The Pope closed the door on women’s ordination, and continued to reaffirm the traditional “orthodox” (yet not scientifically based) outlooks on human sexuality. His Theology of the Body was hailed as a beautiful and poignant interpretation of human sexuality in its fullness. But really, when it is read in its full context, it’s just a fancy, pragmatically toned re-delivery of the evaluation of sexuality by the Magisterium. That sexual intercourse is only meant to be enjoyed within the confines of Sacramental Matrimony and that all sexual activities are to be carried out with the “intention and possibility of creating human life.” Thus, Pope Paul VI’s ban on birth control is re-enforced again. With the publication of the encyclical Evangelium Vitae (The Gospel of Life) abortion in all circumstances was once again condemned as “murder” and excommunication was imposed upon all those who admitted to taking part in the procedure. In recent days, we have seen how firmly cemented this unsympathetic, prohibition remains within ecclesiastical life.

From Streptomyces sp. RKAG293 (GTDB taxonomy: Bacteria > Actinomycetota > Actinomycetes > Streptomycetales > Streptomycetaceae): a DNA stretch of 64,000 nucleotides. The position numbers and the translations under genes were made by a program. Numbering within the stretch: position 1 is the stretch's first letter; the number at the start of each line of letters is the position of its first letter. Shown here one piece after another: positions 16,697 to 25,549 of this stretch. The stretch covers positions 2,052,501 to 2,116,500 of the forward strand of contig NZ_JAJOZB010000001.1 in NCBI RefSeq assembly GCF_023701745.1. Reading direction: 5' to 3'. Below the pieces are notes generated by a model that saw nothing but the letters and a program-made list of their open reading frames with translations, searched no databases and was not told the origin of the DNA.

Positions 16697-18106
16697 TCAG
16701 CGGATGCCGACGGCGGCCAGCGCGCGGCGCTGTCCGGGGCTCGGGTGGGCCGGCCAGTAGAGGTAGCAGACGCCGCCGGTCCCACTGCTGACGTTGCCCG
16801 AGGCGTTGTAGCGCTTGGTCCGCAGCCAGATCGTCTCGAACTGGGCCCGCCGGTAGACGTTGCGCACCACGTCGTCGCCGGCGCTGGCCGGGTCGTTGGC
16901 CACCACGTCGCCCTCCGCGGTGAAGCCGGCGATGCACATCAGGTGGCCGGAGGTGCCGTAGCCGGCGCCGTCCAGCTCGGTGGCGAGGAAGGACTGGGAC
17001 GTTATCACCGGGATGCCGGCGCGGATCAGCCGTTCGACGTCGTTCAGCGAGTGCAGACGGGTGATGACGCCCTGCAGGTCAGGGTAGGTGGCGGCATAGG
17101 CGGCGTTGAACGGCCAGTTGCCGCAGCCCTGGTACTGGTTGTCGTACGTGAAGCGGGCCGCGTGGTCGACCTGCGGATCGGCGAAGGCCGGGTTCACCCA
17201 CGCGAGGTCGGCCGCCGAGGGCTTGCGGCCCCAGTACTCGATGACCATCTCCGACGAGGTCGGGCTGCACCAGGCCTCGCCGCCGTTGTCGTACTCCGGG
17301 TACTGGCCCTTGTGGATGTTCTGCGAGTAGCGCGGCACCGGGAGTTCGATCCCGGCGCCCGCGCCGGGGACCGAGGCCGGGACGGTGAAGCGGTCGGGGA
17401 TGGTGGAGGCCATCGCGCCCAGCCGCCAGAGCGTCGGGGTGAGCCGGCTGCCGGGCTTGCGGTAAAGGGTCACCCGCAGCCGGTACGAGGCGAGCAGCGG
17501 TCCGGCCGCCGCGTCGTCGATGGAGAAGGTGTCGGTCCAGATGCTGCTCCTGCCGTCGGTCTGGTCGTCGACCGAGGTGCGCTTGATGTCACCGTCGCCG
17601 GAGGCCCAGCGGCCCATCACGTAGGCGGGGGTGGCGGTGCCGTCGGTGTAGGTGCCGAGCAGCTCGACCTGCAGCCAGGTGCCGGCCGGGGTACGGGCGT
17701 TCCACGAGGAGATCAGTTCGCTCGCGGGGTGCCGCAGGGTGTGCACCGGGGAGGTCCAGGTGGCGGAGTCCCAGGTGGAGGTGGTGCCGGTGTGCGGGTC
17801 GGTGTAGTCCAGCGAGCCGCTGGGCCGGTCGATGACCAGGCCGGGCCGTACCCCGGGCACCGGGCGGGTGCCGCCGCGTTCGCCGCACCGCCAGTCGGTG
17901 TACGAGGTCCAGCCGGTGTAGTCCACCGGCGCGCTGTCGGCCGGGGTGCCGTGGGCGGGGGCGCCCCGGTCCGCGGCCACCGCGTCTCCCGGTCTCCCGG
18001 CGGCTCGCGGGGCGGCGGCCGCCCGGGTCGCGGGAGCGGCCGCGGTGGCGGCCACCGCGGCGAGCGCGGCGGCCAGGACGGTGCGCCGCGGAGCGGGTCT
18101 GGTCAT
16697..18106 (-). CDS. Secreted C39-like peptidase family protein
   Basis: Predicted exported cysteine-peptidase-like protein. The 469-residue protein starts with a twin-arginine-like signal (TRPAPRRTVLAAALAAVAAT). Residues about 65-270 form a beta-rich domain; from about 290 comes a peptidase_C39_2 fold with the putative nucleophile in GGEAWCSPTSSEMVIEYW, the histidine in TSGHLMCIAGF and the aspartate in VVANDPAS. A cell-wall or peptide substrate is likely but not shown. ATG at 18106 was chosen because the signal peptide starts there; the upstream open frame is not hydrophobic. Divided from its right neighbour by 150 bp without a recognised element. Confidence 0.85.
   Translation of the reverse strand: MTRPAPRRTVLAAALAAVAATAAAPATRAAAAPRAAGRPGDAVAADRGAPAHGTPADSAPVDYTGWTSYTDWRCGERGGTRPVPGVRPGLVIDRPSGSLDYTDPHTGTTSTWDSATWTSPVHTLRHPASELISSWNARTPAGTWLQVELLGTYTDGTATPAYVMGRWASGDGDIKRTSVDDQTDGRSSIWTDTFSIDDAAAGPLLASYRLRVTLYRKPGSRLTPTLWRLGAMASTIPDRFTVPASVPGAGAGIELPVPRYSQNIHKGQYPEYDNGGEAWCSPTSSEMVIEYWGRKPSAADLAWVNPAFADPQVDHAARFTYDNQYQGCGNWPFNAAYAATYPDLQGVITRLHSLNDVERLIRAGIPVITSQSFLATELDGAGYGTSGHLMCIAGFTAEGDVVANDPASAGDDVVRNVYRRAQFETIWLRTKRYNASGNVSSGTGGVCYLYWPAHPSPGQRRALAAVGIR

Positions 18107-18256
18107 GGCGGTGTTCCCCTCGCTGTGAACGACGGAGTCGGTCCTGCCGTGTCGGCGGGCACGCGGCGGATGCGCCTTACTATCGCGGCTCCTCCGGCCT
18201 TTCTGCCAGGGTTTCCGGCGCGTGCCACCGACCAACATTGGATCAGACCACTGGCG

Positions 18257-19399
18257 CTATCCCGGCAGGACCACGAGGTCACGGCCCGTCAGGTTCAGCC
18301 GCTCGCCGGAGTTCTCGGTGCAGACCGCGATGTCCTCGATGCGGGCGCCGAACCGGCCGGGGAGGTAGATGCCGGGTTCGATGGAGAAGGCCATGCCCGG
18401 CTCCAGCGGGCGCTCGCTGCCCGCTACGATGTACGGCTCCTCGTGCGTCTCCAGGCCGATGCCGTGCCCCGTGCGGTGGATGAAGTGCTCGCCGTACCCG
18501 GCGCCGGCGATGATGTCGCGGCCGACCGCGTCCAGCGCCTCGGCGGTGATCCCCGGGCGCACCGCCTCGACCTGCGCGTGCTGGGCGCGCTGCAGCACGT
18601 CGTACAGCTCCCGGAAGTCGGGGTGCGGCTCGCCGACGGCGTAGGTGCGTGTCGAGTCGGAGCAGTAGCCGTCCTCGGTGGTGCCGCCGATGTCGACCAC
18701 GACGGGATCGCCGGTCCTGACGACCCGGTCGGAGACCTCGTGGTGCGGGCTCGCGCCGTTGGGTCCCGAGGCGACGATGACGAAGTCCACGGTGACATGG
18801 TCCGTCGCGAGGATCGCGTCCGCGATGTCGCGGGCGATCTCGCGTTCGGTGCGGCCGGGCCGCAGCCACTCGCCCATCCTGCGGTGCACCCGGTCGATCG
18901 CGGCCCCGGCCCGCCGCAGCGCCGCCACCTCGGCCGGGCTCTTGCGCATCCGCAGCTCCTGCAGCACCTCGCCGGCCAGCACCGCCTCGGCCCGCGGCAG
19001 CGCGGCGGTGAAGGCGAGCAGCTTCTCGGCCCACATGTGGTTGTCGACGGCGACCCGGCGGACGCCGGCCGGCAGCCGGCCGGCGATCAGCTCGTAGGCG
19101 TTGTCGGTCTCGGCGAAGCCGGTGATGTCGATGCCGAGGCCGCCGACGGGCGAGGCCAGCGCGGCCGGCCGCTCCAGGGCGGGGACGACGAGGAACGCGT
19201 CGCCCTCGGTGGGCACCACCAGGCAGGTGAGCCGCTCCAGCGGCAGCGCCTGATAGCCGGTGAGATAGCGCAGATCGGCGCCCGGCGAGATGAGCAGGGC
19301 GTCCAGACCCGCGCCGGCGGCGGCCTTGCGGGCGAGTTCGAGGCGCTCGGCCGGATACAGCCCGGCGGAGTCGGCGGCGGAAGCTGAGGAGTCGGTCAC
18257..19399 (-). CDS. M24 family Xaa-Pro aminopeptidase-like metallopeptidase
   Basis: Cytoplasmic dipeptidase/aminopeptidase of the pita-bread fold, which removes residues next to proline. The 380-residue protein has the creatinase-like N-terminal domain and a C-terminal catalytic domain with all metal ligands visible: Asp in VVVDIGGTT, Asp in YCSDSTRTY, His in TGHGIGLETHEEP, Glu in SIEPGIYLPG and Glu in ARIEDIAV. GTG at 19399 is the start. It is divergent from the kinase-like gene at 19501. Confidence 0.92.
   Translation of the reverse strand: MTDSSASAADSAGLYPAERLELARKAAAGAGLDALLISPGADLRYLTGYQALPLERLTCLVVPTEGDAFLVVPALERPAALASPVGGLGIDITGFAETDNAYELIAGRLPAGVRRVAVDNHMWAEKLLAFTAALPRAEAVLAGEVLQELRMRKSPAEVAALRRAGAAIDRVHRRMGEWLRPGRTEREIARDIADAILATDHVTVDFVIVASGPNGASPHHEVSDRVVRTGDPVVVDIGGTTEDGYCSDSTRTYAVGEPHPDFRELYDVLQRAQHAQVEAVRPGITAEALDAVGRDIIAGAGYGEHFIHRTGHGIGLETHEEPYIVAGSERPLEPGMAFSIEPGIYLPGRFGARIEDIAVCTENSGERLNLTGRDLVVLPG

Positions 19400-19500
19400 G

So who are these young people who make up the so called “JP2 generation?” Whose voices contribute to that refrain, “John Paul 2 we love you!”? A recent article from October of last year in the National Catholic Reporter speaks about a poll that was taken by the group Faith in Public Life that showed that younger Catholics are starkly more progressive than their older parents when it comes to social issues such as abortion and gay marriage. However, other studies have shown that the generation of men entering the priesthood taken from this age group more blatantly more conservative than their counterparts who were young whipper-snappers during Vatican II. What does this dichotomy mean? Perhaps it can’t fully be explained or understood… I happen to have a personal account that might help put a unique perspective on all of these issues.